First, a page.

Make the Most of Offensive Tendency Data

With this new fea­ture, every detail mat­ters. We’ll break down why motion, for­ma­tion and effi­cien­cy rat­ings mat­ter so much.

Make the Most of Offensive Tendency Data

With this new fea­ture, every detail mat­ters. We’ll break down why motion, for­ma­tion and effi­cien­cy rat­ings mat­ter so much.

As any coach will tell you, even the tini­est details have the poten­tial to unearth the biggest rev­e­la­tions about your opponent. 

Now that you have the basics down on the new analy­sis beta, we’re going to show you how all those intri­cate offen­sive ten­den­cies add up — and how you can use them to get answers quickly.

Don’t Overlook Motion

Simply not­ing whether a play­er motioned across the for­ma­tion, or which direc­tion he went, isn’t enough. That’s why we’ve added the abil­i­ty to fil­ter by motion type (Motion Name) under the offen­sive ten­den­cies group. 

Want an exam­ple of key details you miss by not using this col­umn? In this clip, the data reveals a near­ly even run-pass bal­ance when send­ing a play­er in motion. But notice how heav­i­ly the scale leans towards pass when using jet motion or sprint­ing a tail­back into the flat.

Even today’s most ele­men­tary offen­sive coor­di­na­tor is deploy­ing a gar­den vari­ety of motions — from orbit to star and rock­et to return — and their play­call­ing ten­den­cies change with each one. If you’ve ever watched a Kyle Shanahan offense at full throt­tle, I rest my case.

Here, you’ll notice that when the team uses jet motion in either direc­tion, it’s most like­ly going to be a shov­el pass to the motion­ing play­er. And when they sprint out the tail­back, they’re like­ly pass­ing to the flat or vertically.

Don’t Get Out-Formationed’

One suc­cess­ful high school coach ran his favorite play 94 times out of 23 dif­fer­ent for­ma­tions in 2019. Count that, 23 for­ma­tions. And this is just a wing-T team — imag­ine how many ways your aver­age spread team will try to run one of their bread-and-but­ter plays.

When you fil­ter to a spe­cif­ic play, try expand­ing the for­ma­tion card as well. That will not only show you every for­ma­tion the play’s been run out of, but also break it down by down, dis­tance, field zone, hash and quar­ter. All of that should give you con­sid­er­ably more insight into your oppo­nents’ play call­ing rhythm.

Formation Details Make a Difference

We find that when it comes to tag­ging for­ma­tions, most coach­es only tag for­ma­tion (Formations) and play (Plays). By not uti­liz­ing sep­a­rate back­field (Backfield) and offen­sive strength (Off Strength) tags, you real­ly do miss out on extra ten­den­cies that can make the dif­fer­ence on Friday night. 

For instance, say the data tells you your oppo­nent is near­ly a 75 – 25 run/​pass split out of a par­tic­u­lar for­ma­tion — almost a uni­ver­sal­ly qual­i­fied ten­den­cy accept­ed by coach­es. But when they align a cer­tain way out of the back­field, they’re an even 50 – 50. Are you still going to sell out for the run when you see that in the game?

Some coach­es will bake back­field and strength tags into the for­ma­tion columns itself. But by doing so, these coach­es are miss­ing the abil­i­ty to eas­i­ly see these key tendencies. 

The Efficiency Column

Here’s how we define efficiency:

  • First down: four yards or more
  • Second down: At least half the dis­tance need­ed for a first down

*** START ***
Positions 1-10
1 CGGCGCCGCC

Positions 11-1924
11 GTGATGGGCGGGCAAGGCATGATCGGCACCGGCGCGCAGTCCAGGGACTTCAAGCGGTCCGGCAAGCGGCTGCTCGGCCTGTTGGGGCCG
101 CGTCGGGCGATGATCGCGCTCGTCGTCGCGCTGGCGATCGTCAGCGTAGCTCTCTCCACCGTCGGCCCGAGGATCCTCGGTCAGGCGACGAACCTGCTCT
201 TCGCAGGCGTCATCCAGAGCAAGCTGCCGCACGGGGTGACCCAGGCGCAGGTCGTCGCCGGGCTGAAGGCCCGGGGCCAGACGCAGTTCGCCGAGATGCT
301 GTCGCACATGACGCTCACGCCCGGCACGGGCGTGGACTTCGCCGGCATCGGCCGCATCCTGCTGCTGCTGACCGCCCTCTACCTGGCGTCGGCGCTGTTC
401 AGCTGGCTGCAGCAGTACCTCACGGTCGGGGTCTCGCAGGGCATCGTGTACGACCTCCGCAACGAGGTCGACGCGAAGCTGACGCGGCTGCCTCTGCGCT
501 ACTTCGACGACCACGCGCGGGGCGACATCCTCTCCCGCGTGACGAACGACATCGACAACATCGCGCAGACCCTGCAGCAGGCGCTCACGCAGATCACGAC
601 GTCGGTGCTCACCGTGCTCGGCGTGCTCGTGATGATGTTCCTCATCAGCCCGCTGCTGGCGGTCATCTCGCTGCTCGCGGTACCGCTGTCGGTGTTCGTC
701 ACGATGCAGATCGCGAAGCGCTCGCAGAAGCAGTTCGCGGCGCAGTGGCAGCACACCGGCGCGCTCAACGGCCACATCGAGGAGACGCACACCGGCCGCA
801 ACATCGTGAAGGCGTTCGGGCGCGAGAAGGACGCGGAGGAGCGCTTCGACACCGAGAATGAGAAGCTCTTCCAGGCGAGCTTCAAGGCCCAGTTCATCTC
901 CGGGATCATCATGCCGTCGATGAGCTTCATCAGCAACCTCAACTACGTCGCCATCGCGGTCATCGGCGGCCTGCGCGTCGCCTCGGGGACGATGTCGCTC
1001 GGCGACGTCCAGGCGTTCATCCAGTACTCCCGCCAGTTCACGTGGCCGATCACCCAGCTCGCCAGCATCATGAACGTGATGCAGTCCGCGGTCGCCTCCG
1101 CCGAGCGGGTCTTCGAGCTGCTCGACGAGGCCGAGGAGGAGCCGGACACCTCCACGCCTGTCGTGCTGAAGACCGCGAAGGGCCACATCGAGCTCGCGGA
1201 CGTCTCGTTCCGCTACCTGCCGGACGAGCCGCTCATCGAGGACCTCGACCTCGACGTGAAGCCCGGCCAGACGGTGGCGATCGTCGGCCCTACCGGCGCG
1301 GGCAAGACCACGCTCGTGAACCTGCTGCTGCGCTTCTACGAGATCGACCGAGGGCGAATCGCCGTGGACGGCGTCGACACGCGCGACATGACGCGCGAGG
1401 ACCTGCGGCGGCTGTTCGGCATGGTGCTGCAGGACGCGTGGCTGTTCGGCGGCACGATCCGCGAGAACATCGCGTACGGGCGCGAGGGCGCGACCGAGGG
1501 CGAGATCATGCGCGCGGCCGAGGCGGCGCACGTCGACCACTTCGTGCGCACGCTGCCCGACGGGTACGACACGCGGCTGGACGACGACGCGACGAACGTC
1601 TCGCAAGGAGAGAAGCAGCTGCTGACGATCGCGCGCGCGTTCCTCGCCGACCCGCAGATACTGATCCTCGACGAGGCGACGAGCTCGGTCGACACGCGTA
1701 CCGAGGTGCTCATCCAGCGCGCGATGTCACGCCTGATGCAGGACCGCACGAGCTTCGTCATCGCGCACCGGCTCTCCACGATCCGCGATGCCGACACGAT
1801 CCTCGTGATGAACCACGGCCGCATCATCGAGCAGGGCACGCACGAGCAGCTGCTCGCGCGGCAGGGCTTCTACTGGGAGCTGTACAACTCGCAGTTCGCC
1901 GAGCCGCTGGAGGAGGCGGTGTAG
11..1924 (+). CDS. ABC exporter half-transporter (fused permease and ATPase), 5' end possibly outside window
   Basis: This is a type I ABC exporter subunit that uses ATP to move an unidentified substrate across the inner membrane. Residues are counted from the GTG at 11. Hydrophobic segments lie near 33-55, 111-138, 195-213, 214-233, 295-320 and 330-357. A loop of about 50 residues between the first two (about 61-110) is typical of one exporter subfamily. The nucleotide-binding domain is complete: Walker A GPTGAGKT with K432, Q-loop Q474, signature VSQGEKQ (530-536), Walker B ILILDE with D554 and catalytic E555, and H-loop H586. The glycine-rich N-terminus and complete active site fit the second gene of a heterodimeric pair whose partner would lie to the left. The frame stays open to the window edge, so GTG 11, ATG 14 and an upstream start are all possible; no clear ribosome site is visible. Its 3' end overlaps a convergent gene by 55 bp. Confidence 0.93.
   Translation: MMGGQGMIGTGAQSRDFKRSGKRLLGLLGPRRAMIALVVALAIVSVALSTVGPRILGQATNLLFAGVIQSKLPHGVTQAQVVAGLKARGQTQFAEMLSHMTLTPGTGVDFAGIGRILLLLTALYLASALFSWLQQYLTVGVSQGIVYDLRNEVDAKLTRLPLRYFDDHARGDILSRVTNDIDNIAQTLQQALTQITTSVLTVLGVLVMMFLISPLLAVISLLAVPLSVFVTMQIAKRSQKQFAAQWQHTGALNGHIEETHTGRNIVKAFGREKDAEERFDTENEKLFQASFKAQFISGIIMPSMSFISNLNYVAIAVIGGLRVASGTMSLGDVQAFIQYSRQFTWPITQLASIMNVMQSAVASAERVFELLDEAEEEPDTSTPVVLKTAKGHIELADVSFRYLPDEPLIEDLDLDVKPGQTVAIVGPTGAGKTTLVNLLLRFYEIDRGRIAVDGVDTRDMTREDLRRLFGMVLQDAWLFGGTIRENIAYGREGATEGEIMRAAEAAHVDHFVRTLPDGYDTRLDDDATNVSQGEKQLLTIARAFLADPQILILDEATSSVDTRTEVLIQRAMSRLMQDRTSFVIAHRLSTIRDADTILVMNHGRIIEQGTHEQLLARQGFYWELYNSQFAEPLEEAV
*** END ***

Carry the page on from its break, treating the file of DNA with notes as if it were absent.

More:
• Third down: Conversion to a first down
  • Fourth down: Conversion to a first down

Why is this dis­tinc­tion impor­tant? Averages can be vast­ly altered by a cou­ple of big plays, where­as effi­cien­cies remain steady. 

Let’s com­pare this with the gain/​loss card. Here are two exam­ples of plays that car­ry a lousy effi­cien­cy rat­ing despite a sol­id yards per play average.

As the Vegas-inspired name would imply, the pass­ing play on the left is most­ly a gam­ble. The run­ning play on the right is heav­i­ly weighed by two gains of 12-plus yards (labeled explo­sive plays”), and is oth­er­wise most­ly going for min­i­mal gain. 

Studying inef­fi­cient plays can be just as reveal­ing. This is com­mon with RPOs, for instance. Say you hand the ball off for an inside zone that goes for two yards. But the next time you go back to that play, the defense sets up dif­fer­ent­ly, in a way that opens up an oppor­tu­ni­ty to pull the ball and hit the tight end down­field. That first run, while inef­fi­cient, did its job.

That’s why we rec­om­mend using the effi­cien­cy col­umn in con­junc­tion with oth­er columns, such as tin­ker­ing play and for­ma­tion with field zone, quar­ter and/​or down and distance. 

Latest Updates

We’ve recent­ly added a few oth­er capa­bil­i­ties to this feature.

Fullscreen video and data: You can now see all the data more eas­i­ly and watch it change as you fil­ter. Rearrange your video and data how­ev­er you want.

Defensive ten­den­cies group: Explore ten­den­cies for front, cov­er­age, blitz, blitz name, defen­sive strength and gap.

Personnel card: This is one of the most impor­tant offen­sive ten­den­cies, espe­cial­ly for more advanced teams, and a must-have for col­lege teams. Find it under offen­sive tendencies.

More sit­u­a­tions: We’ve added two ten­den­cies, 2 Minute” and Series”, to the sit­u­a­tions group.

More gran­u­lar dis­tance: We updat­ed the dis­tance card to let you group dis­tances how­ev­er you want. Want just the third-and-four plays? See any indi­vid­ual yard up to 11.

Looking Ahead

As we’ve said before, we’ll con­tin­ue to add func­tion­al­i­ty through­out the fall. Based on your feed­back so far, we plan to release draw­ing tools, shared ses­sions and the abil­i­ty to use cus­tom data columns over the com­ing weeks. 

But it doesn’t stop there. Your con­tin­ued feed­back will help us con­tin­ue to make this fea­ture bet­ter. Leaving com­ments is easy — just click Feedback below your play­back con­trols and give us your thoughts.